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Rocket stove to heat 20ft container  RSS feed

 
Gareth Andrews
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Ok so I made this 4" rocket stove to heat my container. It's working extremely well so far with a clean burn and a cold upper flue. The container is being used as an entertainment room so we want quick heat from startup but a portion
Of heat into thermal mass to keep the chill off in case I fall asleep on the couch

Any ideas on what material I can use to store heat around the lower portion of this stove?. Obviously I would like to keep the bell ( bottle ) exposed to radiate heat and keep my draft good. I was thinking of cob but I'm worried about too much cracking from thermal expansion as I have used a lot of scrap metal in it.

Cheers

Gareth
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Jay C. White Cloud
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Hello Gareth,

I presume with all this metal in the design of this RMH that it is not meant to last very long? I am not sure incorporating mass would be warranted since the metal will not last but perhaps one to three season at the most, or did I miss something in the build? Is there refractory masonry in the design I am not seeing?

Regards,

j
 
Gareth Andrews
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Hi,

There is a layer of high alumina refractory between the 4" and the smaller box section.
Smaller box sect of the " j" tube riser seen at the feed area-this runs right up thru the larger box sect and into the bell.
Sorry I can't take a picture of it now it's assembled. I'm confident
I will get 15+ years from it. The riser is insulated all the way up to 2" from the top of the bell.

As for insulation I'm thinking of loose media perhaps... Sitting it in a steel box and filling it with media up to the top of the feed tube.
 
Glenn Herbert
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Location: Upstate NY, zone 5
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As long as the liner doesn't warp and impede airflow as it corrodes...
The layer of refractory is extremely thin if any where the round and square tubes are closest. I question how strong that will be for the future where it will need to hold itself up, as well as the obvious fact that it provides very little insulation at those points.

More importantly for now, perhaps, is your intended use. What climate are you in? How is your 20' container insulated? A 4" RMH will not generate a lot of heat compared to the typical small house/cabin 6" type, let alone a house-sized 8" system. Unless your climate is very mild or your container super-insulated, I don't see a 4" system being much use in the dead of winter.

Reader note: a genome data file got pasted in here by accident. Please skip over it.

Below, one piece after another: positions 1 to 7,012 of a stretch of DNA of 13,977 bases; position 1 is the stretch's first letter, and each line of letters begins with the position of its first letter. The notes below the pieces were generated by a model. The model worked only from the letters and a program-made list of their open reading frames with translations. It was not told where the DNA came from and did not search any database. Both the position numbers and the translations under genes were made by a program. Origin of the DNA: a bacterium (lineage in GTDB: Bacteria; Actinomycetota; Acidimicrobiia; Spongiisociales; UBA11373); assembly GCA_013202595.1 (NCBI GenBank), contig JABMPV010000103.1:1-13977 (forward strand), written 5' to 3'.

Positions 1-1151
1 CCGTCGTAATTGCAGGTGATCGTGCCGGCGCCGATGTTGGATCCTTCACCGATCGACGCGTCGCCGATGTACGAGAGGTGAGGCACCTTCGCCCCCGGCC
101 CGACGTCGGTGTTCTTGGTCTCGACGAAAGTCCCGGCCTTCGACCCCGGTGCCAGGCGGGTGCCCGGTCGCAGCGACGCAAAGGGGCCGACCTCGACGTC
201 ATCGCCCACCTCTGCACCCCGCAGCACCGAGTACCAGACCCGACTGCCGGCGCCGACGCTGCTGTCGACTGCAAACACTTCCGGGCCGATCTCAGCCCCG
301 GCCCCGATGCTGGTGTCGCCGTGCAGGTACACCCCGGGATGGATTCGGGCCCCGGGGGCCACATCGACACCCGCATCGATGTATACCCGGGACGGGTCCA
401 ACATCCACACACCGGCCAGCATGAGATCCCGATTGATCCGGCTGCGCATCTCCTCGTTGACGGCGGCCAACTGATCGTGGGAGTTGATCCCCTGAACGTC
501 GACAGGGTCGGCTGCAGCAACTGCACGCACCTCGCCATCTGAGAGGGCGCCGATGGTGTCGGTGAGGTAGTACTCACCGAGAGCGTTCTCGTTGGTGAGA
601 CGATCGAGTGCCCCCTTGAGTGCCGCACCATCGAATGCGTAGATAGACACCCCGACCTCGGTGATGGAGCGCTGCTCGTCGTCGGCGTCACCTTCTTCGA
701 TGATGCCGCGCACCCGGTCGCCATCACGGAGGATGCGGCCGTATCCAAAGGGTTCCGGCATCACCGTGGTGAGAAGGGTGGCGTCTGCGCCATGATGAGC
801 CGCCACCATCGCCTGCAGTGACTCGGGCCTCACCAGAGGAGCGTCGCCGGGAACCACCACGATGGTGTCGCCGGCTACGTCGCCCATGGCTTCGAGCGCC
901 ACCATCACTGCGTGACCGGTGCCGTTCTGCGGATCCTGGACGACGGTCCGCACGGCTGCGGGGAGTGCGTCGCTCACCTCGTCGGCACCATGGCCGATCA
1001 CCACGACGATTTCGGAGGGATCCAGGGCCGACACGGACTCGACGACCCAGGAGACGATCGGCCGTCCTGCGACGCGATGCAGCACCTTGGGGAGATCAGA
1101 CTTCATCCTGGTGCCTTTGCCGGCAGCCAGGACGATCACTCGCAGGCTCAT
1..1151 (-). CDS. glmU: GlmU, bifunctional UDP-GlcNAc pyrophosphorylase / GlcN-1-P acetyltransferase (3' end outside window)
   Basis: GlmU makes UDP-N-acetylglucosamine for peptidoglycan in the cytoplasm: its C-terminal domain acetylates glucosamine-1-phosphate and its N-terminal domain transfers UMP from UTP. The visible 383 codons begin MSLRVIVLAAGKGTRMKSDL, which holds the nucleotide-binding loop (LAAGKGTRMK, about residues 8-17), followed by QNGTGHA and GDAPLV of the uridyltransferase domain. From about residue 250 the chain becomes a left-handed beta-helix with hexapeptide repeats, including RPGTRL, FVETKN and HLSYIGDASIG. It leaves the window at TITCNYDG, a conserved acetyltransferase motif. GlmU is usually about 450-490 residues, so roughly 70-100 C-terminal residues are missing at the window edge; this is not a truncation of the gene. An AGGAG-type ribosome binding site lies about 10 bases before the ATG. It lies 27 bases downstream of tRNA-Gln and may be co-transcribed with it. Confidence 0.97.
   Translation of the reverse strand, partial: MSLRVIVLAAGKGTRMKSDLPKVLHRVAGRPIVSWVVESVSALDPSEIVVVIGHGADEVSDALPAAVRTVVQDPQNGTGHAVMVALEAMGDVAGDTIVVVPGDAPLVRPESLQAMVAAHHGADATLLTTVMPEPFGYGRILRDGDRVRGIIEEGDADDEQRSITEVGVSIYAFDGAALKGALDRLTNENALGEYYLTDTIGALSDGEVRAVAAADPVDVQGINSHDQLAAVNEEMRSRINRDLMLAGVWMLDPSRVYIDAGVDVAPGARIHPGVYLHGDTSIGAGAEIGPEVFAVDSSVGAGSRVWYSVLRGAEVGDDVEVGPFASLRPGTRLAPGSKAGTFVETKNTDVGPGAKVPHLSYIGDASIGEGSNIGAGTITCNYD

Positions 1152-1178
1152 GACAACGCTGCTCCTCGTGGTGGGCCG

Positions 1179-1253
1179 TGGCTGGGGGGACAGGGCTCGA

chad Christopher
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Insulation around the base of your stove design is good! You want to insulate the burn tunnel. But you do not want to build mass around it, which is what i think you mean. You wanted mass for long term heat storage, by the sound of your post. You may want to INSULATE, the burn tunnel for a better faster hotter flame, and alter your exhaust, and gather heat in mass around the exhaust. Iooking at your design, i would personally make some sort of granite gravel gabion type tube aroumd the exhaust flue. Such as duct pipe that can snap close around the existing pipe, then fill with some kinda pea gravel.? Maybe tack weld another propane tank on top of the existing, filled with sand and gravel. It wouldn't bridge much heat directly from the stove, but still collect rising heat, not robbing the system of the heat it needs to function properly.
 
Gareth Andrews
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chad Christopher wrote:Insulation around the base of your stove design is good! You want to insulate the burn tunnel. But you do not want to build mass around it, which is what i think you mean. You wanted mass for long term heat storage, by the sound of your post. You may want to INSULATE, the burn tunnel for a better faster hotter flame, and alter your exhaust, and gather heat in mass around the exhaust. Iooking at your design, i would personally make some sort of granite gravel gabion type tube aroumd the exhaust flue. Such as duct pipe that can snap close around the existing pipe, then fill with some kinda pea gravel.? Maybe tack weld another propane tank on top of the existing, filled with sand and gravel. It wouldn't bridge much heat directly from the stove, but still collect rising heat, not robbing the system of the heat it needs to function properly.



Thanks for all the input people
Ok so the riser is sufficiently insulated I think tho perhaps a bit thin. Worst case I can release the feed an riser parts by plasma cutting 3 welds and replace with a better one. One advantage of this steel design with loose media is I can take it apart and play around.

As the pic shows, I added tabs and bolted the unit onto a thermal blanket. This did improve the burn somewhat. It's very rockety!
Gravel/ Rock looks to be a great option for grabbing the heat around the exhaust. From what I gather keeping a good temp differential is good for the draw.

We are heading into winter now in New Zealand. My container will be spray foamed giving me Rvalue 6.0- which should be suitable for the auckland climate.
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Glenn Herbert
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Looking up the Auckland climate, I understand your 4" system. It looks like winter nights average around 45F, with frost on just a few days. As all you really need is something to take the chill off, you should be fine.

Adding insulating blanket to as much of the combustion chanber as you can will certainly improve burn temps.
 
I agree. Here's the link: http://stoves2.com
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